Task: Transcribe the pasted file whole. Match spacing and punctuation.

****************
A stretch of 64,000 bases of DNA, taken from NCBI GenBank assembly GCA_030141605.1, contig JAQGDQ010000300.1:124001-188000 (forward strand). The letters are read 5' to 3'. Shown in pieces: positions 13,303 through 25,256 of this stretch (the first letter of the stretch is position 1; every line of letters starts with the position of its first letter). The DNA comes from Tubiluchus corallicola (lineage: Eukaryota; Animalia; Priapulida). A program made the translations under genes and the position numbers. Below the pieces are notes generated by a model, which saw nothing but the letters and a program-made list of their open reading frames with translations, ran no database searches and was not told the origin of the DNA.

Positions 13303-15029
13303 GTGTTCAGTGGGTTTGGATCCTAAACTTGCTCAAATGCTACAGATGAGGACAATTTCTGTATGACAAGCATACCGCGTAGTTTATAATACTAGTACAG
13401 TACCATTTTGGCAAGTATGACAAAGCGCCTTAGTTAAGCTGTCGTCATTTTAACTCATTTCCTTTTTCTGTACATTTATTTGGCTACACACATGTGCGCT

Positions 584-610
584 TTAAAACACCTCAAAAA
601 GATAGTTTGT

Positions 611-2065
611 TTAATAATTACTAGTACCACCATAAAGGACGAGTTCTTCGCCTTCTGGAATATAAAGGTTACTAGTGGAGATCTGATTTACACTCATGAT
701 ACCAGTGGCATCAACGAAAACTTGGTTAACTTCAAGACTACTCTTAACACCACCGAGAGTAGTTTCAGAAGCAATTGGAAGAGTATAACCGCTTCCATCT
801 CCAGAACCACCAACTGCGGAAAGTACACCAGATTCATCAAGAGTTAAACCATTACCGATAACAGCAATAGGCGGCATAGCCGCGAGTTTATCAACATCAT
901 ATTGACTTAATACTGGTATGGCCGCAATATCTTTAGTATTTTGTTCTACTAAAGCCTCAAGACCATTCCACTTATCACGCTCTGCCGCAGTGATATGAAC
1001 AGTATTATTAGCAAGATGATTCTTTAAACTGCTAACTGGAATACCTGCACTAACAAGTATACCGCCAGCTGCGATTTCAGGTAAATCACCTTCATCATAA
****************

A stretch of 64,000 bases of DNA, taken from NCBI GenBank assembly GCA_030141605.1, contig JAQGDQ010000300.1:124001-188000 (forward strand). The letters are read 5' to 3'. Shown in pieces: positions 13,303 through 25,256 of this stretch (the first letter of the stretch is position 1; every line of letters starts with the position of its first letter). The DNA comes from Tubiluchus corallicola (lineage: Eukaryota; Animalia; Priapulida). A program made the translations under genes and the position numbers. Below the pieces are notes generated by a model, which saw nothing but the letters and a program-made list of their open reading frames with translations, ran no database searches and was not told the origin of the DNA.

Positions 13303-15029
13303 GTGTTCAGTGGGTTTGGATCCTAAACTTGCTCAAATGCTACAGATGAGGACAATTTCTGTATGACAAGCATACCGCGTAGTTTATAATACTAGTACAG
13401 TACCATTTTGGCAAGTATGACAAAGCGCCTTAGTTAAGCTGTCGTCATTTTAACTCATTTCCTTTTTCTGTACATTTATTTGGCTACACACATGTGCGCT

Positions 584-610
584 TTAAAACACCTCAAAAA
601 GATAGTTTGT

Positions 611-2065
611 TTAATAATTACTAGTACCACCATAAAGGACGAGTTCTTCGCCTTCTGGAATATAAAGGTTACTAGTGGAGATCTGATTTACACTCATGAT
701 ACCAGTGGCATCAACGAAAACTTGGTTAACTTCAAGACTACTCTTAACACCACCGAGAGTAGTTTCAGAAGCAATTGGAAGAGTATAACCGCTTCCATCT
801 CCAGAACCACCAACTGCGGAAAGTACACCAGATTCATCAAGAGTTAAACCATTACCGATAACAGCAATAGGCGGCATAGCCGCGAGTTTATCAACATCAT
901 ATTGACTTAATACTGGTATGGCCGCAATATCTTTAGTATTTTGTTCTACTAAAGCCTCAAGACCATTCCACTTATCACGCTCTGCCGCAGTGATATGAAC
1001 AGTATTATTAGCAAGATGATTCTTTAAACTGCTAACTGGAATACCTGCACTAACAAGTATACCGCCAGCTGCGATTTCAGGTAAATCACCTTCATCATAA